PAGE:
It was just time for me to move on. From 2009 to 2016, when I left, the company went from 300 employees to about 30,000 or so, and it was just a different place from where I felt I could have the greatest amount of impact. And I needed a break, as well. I left without any specific idea for what I was gonna do next. But I found it was hard to think about much else other than storage. I started to go down the path of thinking what kind of storage you would need to replace thermal generation on the grid.
What did you learn from Elon Musk about running a company?
Probably the thing that's impossible not to learn there is the importance of the mission and just what a rallying element that is. There's really no sense in it if you don't have a great mission or a meaning. You're going to have a really hard time to get people to really commit and stick through the hard times. You also need to have a really clearly articulated mission. Not just something that's corporate-speak. The other part of it is the difference between having very good people and the absolute best people.
It sounds immodest to do what we're trying to do — retire thermal generation — but we think it's worthwhile. Not only that, but from an entrepreneurial perspective, it's the biggest opportunity I can think of, and it will frankly generate a lot of wealth going into this next phase of the world.
Musk recently reopened his factory in Fremont, Calif., against county orders. Do you agree with what he's doing?
I'm not going to comment on Elon. He's his own person.
What are your feelings about how the president and Congress have handled the pandemic with respect to its impacts on energy industries?
That's a very broad topic. To be totally candid, I get the sense that the power industry is an afterthought for all the other stuff going on right now. If an infrastructure bill comes out, I think it'd be the main place where this issue would get treated. Broadly speaking, I think it's a stable industry right now. Yes, electricity demand is down. But the entities who operate it within it are quite stable.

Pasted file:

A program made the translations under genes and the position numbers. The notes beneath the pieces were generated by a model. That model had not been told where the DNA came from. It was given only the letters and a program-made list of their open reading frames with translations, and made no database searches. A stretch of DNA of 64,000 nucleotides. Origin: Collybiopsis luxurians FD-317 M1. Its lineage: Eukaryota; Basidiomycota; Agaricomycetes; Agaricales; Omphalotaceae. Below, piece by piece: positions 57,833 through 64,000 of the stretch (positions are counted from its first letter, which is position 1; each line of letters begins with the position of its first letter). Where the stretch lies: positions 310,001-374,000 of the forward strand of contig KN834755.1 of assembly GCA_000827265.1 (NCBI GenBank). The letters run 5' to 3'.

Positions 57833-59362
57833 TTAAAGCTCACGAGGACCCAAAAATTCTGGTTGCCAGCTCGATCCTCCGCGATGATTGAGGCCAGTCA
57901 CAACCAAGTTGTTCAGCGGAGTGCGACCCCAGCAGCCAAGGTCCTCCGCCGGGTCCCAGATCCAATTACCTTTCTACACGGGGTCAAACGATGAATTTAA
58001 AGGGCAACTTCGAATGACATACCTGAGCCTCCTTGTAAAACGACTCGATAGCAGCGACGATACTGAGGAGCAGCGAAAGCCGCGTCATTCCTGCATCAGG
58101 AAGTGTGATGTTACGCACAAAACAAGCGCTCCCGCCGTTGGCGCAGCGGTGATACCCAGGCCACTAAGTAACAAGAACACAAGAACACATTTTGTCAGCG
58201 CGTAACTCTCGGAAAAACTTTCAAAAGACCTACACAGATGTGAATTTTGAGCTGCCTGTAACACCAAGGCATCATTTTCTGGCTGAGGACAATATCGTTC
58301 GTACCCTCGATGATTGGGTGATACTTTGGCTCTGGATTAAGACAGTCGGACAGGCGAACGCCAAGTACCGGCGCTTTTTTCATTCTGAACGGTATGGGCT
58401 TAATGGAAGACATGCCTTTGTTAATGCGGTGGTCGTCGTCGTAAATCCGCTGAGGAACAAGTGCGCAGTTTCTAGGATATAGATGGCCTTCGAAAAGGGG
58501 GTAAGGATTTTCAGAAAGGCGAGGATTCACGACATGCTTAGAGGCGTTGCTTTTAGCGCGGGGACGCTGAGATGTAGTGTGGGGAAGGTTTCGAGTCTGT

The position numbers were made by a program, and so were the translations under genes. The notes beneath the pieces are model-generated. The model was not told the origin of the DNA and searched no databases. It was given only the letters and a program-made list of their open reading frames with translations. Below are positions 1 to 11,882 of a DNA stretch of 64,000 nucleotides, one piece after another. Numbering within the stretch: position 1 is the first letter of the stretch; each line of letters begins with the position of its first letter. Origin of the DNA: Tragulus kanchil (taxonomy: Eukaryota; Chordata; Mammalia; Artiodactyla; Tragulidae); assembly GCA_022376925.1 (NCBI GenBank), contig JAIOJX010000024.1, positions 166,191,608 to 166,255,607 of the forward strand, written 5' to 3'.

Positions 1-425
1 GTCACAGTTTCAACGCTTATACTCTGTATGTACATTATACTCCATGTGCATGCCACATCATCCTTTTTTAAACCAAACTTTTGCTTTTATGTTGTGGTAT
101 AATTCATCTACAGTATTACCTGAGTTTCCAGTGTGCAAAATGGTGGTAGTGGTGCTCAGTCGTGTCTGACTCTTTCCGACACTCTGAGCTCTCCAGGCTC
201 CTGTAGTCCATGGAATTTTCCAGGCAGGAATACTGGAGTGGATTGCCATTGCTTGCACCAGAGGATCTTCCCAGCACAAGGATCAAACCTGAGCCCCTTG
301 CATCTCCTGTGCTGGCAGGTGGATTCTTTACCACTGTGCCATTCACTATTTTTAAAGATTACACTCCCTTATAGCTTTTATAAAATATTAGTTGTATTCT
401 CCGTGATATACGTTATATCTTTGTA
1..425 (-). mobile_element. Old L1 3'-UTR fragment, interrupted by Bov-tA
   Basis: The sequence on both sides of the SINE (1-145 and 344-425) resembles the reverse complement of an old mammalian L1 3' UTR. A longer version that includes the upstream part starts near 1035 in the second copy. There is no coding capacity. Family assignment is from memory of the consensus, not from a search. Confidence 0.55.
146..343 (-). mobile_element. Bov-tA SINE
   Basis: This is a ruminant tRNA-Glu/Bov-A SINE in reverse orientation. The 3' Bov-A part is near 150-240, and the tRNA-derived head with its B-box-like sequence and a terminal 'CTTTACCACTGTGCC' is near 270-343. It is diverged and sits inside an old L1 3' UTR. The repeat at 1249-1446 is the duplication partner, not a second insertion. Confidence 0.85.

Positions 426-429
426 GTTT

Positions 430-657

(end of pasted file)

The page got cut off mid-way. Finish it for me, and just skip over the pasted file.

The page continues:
President Trump has mocked renewable energy in the past. Are you concerned that he might use the present crisis as a pretext to kill off those industries?
No, the renewable energy industry is a fixture of America at this point. It employs hundreds of thousands of people, and it's a wealth creator. So I don't think the actions of a specific administration are going to sway things too much. The technology is only getting cheaper and better. Americans want cheap power, and they're going to get it renewably.
Coming out of COVID-19, how important will it be to have new policy supports for energy storage?
It would be a missed opportunity, for sure, if it's not considered. Energy storage has not been explicitly written in as a qualifying technology for the stand-alone tax credit alongside wind and solar. There's been a long-running attempt to get that written in.
I think it's important to think about the entire [power] system and what kinds of assets we need across all functions, as I mentioned. So it would be a missed opportunity if storage is not considered in [a recovery package]. And there'll be every opportunity to do that.
Your company says that its aqueous air batteries can deliver power for 150 hours continuously. How? And how cheaply?